Apr. 20, 2022
How to Use PV Systems to Reduce Peak Grid Loads While Doubling Heat Pump System Efficiency
Now that it’s springtime here on Vancouver Island, the days are getting longer, the sun is showing itself more often, and we start to think of the upcoming pool season. Apologies if you had to shovel snow off your sidewalk today, spring is around the next bend, I promise.
As a high efficiency heating professional, I have been fortunate to get experience working on heating systems for many pools – both commercial and residential. Many of them are outdoor pools that are only operated in the summertime. This presents a unique situation where we get to play with daily and annual thermal energy storage.
Simultaneously combining pool heating with cooling or refrigeration is a great way to almost double the heating and cooling efficiency of a heat pump system.
IF it works.
But it’s not as simple as it sounds. I’ve been surprised with the results when I monitor the systems that I have designed, installed, and programmed. Everything is done correctly, to my obsessively high standards, but the system still doesn’t work quite as expected.
Reality steps in and reminds me that perfection usually requires a lot of fine-tuning.
Pool systems can easily be configured with water changeover where chilled water is delivered to the cold side of the heat pump while heating hot water is delivered to the warm side of the heat pump. The chilled water is used in cooling / refrigeration systems, while the heating hot water is used in heat exchangers serving the pools.
If a system is not designed with some type of simultaneous heating and cooling, an important opportunity for energy efficiency is being overlooked.
In heating-only mode, water from the ground loop is delivered into the cold side of the heat pump and heating hot water is delivered into the hot side of the heat pump. In cooling-only mode, water from the ground loop is delivered into the warm side of the heat pump and chilled water is delivered into the cold side of the heat pump.
Ideally, we want to avoid heating-only or cooling-only mode in these systems. We want the simultaneous heating and cooling mode to be used whenever possible. Running the system in cooling-only mode during the daytime when the pool is warm, only to run the heating-only mode later on in the nighttime when the cooling load is smaller runs the compressor twice, meaning the expense of the water change-over valving and controls isn’t paid back as quickly and the equipment wears out sooner.
Pools inherently have a lot of thermal storage capability. By right sizing the heat pump system and using controls programming to avoid unneeded use of the back-up heater, the heating load from the pool can be smoothed out to be continuous throughout the day. This means a slight drop in pool temperature at night, followed by a climb back to the setpoint in the afternoon when the sun is out. The temperature differences are minor, and morning lap swimmers typically like it cooler anyways.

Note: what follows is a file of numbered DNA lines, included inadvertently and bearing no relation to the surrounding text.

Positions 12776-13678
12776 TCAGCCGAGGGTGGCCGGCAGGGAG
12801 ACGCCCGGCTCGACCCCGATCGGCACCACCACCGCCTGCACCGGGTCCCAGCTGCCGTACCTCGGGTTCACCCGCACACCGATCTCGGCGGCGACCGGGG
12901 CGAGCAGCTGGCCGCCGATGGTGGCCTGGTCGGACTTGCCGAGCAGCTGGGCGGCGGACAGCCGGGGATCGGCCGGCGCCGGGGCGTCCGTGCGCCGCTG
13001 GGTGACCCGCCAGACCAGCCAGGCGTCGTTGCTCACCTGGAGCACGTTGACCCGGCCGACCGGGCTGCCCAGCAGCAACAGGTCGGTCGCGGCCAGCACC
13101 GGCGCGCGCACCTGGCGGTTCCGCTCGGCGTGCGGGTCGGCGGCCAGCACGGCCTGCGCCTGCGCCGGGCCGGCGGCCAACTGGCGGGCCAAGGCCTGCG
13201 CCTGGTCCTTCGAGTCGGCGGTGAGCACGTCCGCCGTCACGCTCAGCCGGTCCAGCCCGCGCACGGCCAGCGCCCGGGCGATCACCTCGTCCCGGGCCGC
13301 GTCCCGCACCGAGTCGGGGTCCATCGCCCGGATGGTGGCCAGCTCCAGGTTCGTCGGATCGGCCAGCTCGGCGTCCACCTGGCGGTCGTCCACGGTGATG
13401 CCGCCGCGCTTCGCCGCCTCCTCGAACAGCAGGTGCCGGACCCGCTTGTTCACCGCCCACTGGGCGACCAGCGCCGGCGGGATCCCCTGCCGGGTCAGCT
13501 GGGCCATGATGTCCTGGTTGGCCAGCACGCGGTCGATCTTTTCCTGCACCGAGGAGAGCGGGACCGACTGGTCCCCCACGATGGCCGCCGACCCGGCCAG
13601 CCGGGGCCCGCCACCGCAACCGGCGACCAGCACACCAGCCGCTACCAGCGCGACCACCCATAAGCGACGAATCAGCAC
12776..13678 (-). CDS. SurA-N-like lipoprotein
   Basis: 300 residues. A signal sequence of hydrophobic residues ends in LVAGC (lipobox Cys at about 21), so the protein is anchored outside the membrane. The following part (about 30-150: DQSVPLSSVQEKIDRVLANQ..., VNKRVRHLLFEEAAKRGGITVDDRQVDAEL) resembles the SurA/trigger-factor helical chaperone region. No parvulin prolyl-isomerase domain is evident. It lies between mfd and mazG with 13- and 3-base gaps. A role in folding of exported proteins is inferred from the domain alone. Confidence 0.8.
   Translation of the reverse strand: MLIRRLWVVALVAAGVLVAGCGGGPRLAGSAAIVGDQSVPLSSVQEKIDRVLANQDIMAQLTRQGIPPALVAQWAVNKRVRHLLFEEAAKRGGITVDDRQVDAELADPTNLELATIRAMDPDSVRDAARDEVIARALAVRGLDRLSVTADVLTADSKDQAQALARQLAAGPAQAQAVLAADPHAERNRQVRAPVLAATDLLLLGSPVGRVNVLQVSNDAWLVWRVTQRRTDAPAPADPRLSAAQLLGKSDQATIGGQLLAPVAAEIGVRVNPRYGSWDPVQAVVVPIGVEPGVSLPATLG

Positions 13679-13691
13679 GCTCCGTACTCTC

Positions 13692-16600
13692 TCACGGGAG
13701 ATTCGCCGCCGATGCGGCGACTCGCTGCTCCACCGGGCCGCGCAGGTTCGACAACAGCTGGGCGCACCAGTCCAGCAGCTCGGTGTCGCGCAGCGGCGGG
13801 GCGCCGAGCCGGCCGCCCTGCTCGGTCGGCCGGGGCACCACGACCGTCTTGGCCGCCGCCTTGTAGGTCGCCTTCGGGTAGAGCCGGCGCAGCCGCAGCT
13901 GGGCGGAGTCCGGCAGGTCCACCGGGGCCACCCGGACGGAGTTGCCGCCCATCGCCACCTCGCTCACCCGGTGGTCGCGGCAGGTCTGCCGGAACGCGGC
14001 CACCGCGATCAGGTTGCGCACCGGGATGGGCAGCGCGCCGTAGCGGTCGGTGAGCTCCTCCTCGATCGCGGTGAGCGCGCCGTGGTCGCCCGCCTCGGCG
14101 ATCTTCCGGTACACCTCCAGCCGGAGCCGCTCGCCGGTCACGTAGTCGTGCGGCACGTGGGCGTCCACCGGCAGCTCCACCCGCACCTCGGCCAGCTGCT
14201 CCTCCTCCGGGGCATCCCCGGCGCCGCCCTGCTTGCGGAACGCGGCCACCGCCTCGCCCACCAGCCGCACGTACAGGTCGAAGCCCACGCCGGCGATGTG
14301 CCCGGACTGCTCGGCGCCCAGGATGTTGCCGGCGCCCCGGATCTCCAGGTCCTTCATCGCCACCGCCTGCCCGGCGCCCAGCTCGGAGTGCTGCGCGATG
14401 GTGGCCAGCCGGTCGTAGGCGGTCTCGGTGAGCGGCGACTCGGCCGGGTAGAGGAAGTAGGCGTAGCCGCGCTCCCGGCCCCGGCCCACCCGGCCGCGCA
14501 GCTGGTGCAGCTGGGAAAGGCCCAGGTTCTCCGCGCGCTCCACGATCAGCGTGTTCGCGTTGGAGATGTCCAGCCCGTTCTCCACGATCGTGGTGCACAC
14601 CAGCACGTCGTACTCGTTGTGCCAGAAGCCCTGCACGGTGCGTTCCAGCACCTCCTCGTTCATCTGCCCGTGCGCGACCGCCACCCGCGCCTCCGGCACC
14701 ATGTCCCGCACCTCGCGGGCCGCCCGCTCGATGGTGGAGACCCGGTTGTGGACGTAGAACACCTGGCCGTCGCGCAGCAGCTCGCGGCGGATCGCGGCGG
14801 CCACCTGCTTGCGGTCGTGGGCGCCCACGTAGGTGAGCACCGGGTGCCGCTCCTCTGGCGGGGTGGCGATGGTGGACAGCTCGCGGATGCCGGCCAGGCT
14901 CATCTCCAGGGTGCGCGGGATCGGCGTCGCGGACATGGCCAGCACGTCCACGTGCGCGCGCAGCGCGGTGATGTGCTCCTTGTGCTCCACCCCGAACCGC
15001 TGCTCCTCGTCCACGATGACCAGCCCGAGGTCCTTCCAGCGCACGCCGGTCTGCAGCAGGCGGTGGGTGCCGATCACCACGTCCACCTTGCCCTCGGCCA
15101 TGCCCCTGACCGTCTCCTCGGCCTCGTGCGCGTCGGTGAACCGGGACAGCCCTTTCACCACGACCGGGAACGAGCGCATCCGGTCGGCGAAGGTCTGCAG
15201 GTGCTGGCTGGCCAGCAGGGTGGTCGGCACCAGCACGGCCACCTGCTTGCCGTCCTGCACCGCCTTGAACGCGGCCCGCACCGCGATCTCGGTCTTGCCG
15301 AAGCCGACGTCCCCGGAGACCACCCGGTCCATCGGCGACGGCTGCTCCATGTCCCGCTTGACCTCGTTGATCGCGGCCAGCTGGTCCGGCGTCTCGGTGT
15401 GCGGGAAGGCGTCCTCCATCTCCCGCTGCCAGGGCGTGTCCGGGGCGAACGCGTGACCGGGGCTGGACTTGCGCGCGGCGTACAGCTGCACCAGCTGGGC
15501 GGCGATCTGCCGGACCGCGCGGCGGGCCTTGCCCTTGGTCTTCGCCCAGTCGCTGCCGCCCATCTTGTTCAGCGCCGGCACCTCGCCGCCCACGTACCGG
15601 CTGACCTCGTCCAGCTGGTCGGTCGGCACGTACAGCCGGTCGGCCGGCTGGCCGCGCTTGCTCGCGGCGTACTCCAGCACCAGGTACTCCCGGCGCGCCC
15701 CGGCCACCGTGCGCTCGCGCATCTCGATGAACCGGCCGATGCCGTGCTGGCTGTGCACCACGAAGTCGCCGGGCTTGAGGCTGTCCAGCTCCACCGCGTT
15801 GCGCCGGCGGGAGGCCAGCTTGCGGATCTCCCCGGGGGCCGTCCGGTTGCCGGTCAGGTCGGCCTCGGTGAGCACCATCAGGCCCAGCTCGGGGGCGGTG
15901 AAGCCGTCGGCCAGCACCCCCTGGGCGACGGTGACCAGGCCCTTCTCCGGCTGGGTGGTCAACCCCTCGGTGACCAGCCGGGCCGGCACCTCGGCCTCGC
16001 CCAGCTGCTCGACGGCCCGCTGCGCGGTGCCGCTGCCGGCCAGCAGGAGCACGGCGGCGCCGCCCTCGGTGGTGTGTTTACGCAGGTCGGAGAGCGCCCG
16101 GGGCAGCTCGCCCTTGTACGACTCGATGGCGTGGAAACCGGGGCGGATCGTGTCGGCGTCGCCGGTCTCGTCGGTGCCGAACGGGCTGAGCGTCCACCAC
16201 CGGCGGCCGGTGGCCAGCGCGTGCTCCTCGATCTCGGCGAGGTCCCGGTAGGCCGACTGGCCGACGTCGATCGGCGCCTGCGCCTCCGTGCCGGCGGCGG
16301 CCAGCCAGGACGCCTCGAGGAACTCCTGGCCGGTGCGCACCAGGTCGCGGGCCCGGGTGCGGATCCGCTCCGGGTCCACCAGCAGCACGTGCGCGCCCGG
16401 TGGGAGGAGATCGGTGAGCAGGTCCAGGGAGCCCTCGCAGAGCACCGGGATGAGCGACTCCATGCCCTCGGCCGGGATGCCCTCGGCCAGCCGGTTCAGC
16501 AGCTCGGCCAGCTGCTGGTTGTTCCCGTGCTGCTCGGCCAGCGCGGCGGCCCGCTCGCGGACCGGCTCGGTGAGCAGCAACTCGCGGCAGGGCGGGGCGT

So that works okay for helping to align the loads, just as planned.
But now the heat pump is running in heating-only mode and then the chilled water circuit needs cooling. The heat pump has to stop, wait for the valves to switch over, and then go into simultaneous heating and cooling mode after some delays. Then, when the chilled water circuit reaches setpoint, the heat pump needs to go through another changeover cycle.
This leads to excessive downtime.
Ah, the difference between a project on paper, and one operating in the real world!
I have the moto “solutions, not problems”, so I developed one: I started using the building cooling diversity to lengthen the chilled water cooling call. Peak cooling loads only occur for short times, on specific days. At all other times, the maximum allowable temperature of the chilled water circuit can be set to a higher value than the design temperature (humidity levels permitting). This increases the thermal storage capacity of the chilled water tank and the chilled water piping by allowing a larger per-cycle temperature differential during off-peak days.
On peak cooling days, the pool heating isn’t needed as much and a lot of the energy from cooling goes into the ground heat exchanger, which is okay because that warms it up and makes the heating mode more efficient hours, days, or weeks later.
This solution did not present itself effortlessly.
With my client’s permission to experiment, I spent hours and hours of my own free time fine tuning the system to optimize the simultaneous heating and cooling mode. My goal was to synchronize the systems so that they could take advantage of the times that my client’s and other PV arrays were pumping energy into the grid.
Eventually, I succeeded in my mission, and the system now operates in a synchronistic manner that allows it to re-use its own energy as well as store excess energy for later use.
I’m sharing this experience with the hope that it will be adopted by others, and perhaps even inspire you to think of new ways to look at the potential energy savings that are waiting to be discovered within your systems.